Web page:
Property tax, schools create taxing dilemma for Nebraska

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December 17th, 2015

Nebraska lawmakers are wrestling with property taxes and school funding. (Photo by Fred Knapp, NET News)

Nebraska lawmakers are wrestling with property taxes and school funding. (Photo by Fred Knapp, NET News)

Nebraskans are upset about property taxes. But property taxes provide most of the money for Nebraska schools. That leaves lawmakers grappling with what to do.


 

In the last five years, taxes on Nebraska agricultural property rose 82 percent, says Bruce Johnson, a retired ag economics professor at the University of Nebraska-Lincoln. Meanwhile, Johnson says, residential property taxes went up only 7 percent, and commercial property, up 12 percent.

“There’s a huge, huge disparity,” Johnson said.

But that could change, says Sen. Mike Gloor of Grand Island, chairman the Legislature’s Revenue Committee.

“We’re already seeing a cooling off of the inflationary rate with ag land. But assessed value and sales prices for a lot of residential properties are starting to climb pretty significantly,” Gloor said.

Against that backdrop, senators are trying to decide what to do about property taxes when the Legislature begins meeting again in January. At a recent public hearing, Speaker Galen Hadley told a roomful of people who came to testify, “We know that there’s a problem. So if you get up and just tell us that there’s a problem, you’re stating the obvious. If you could help us come up with possible solutions to the problem, it would really help us.”

Cathy Lang, a former state property tax administrator now with an educational advocacy group, reminded senators to think about how the money is spent.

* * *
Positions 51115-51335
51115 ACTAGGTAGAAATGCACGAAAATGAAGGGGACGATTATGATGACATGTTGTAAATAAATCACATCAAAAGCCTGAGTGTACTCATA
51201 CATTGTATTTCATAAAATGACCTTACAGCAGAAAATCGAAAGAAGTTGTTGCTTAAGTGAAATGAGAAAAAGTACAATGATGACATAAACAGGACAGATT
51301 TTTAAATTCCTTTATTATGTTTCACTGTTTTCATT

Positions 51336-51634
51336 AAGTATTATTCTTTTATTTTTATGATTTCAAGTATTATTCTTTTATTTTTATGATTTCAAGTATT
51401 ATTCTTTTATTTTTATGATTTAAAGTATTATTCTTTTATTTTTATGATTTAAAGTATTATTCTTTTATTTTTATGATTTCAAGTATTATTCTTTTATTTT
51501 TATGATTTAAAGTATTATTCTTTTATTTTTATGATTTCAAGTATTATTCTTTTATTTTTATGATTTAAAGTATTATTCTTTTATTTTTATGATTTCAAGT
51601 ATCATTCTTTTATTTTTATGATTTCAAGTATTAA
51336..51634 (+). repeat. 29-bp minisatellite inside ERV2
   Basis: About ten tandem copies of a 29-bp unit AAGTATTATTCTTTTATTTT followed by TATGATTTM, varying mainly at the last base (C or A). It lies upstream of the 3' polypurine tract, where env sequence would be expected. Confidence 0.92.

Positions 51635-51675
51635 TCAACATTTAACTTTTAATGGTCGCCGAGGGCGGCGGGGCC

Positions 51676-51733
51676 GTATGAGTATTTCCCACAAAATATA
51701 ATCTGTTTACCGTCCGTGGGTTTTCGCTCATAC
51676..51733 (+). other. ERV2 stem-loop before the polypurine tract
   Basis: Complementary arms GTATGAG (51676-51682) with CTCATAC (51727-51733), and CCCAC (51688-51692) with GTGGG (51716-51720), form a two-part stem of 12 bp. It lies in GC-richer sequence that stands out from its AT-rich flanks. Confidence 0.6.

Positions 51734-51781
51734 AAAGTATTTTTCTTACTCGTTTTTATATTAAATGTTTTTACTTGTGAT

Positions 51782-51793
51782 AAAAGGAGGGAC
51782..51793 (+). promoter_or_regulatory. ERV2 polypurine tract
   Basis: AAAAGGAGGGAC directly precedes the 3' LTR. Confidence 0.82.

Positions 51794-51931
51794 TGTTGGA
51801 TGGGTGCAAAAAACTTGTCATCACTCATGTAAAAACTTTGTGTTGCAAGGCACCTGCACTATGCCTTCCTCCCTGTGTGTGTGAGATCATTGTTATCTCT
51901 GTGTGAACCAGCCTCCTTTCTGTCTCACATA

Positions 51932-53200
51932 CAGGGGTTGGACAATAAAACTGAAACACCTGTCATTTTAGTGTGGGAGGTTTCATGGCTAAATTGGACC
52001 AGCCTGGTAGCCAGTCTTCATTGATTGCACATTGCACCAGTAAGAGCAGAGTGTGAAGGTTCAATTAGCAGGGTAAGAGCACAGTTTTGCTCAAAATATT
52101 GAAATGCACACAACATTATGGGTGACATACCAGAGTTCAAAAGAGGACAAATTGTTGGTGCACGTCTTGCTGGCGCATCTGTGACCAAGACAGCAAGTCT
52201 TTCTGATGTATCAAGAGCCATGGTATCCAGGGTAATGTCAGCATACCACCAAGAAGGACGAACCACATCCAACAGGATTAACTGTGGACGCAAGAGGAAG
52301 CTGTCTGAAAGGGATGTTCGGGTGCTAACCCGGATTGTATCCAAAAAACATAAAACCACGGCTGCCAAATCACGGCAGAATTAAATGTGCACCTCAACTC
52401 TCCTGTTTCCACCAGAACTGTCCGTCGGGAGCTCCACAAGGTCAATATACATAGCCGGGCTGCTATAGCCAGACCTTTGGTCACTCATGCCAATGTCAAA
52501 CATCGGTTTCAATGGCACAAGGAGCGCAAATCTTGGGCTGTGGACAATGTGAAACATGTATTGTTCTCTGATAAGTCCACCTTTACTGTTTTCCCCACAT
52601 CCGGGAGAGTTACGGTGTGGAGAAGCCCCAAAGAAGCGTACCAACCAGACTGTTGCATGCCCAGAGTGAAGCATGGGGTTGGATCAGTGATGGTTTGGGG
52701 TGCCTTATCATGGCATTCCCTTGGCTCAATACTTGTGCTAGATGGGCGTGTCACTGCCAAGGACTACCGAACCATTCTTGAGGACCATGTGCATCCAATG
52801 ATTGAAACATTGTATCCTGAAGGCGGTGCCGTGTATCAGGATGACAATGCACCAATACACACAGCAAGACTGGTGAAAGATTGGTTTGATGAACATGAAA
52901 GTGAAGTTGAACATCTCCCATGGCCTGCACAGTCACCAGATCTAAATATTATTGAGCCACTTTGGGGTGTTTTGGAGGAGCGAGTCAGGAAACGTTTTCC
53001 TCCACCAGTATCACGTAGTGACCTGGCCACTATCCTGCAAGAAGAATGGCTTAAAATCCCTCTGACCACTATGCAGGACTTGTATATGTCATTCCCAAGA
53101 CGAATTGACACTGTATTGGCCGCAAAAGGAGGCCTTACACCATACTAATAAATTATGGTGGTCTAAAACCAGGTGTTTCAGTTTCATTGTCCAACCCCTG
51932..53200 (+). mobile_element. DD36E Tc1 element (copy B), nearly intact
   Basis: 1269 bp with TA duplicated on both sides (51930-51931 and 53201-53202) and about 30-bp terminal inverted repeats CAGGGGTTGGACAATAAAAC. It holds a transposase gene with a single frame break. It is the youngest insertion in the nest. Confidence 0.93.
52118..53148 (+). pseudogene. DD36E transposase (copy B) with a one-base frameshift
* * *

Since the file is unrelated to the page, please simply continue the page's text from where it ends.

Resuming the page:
“It is the spending that drives the need for any and all tax revenues. Therefore the policies considered by the Legislature must address the size and the rate of change of that ‘bucket’ that you are filling with tax revenues,” Lang said.

By far the largest share of property taxes collected in Nebraska goes to schools. And property taxes account for about 54 percent of all school spending in Nebraska.

Much of the rest comes from state sales and income taxes, funneled to local districts through the state school aid formula. As ag property values have gone up, that formula means many rural school districts have gotten less and less state aid, says Sen. Kate Sullivan, who chairs the Legislature’s Education Committee.

“Consequently, of our 245 school districts, about two-thirds of them are supporting their school districts solely on the property taxes that they receive,” Sullivan said.

The community of Chadron, in northwest Nebraska, still gets state aid, but the amount has fluctuated, says Chadron schools superintendent Caroline Winchester.

“We lost $1.6 million in one year, and that was out of about a $5 million state aid budget,” Winchester said. “We had to close four rural schools. We had to RIF (reduction in force) 16 positions, which is a tremendous economic effect on the community because it’s not only those 16 positions but economically it hurts 50 other positions (that) are lost throughout the county.”

Chadron’s property taxpayers are already paying the maximum levy allowed by state law. Elsewhere in the state, property taxpayers have faced steeply increased bills, as rising agricultural property values have sent state aid flowing elsewhere.

Among the beneficiaries of the state aid formula in recent years have been schools in cities like Lincoln, says Lincoln superintendent Steve Joel.

“Our needs continue to go up. We grow about a thousand students a year. The needs of those students that are coming into the system continue to go up as well, too,” Joel said. “Our valuation doesn’t keep up with our student growth. We benefit from the formula the way it’s written today. But we’re one of the fastest-growing districts in the state.”

Urban schools may benefit now, but that hasn’t always been the case, Joel added.

As lawmakers continue to wrestle with changing the school aid formula or the property tax system, Sullivan says it’s important to maintain perspective.

“The reality is we’ve got to find a balance. We have to keep that and retain that quality education that I think we have in the vast majority of our schools. But we need to balance that with the concerns of the taxpayers,” Sullivan said.

Lawmakers will continue to discuss how to find that balance, as the Legislature prepares to reconvene January 6

 

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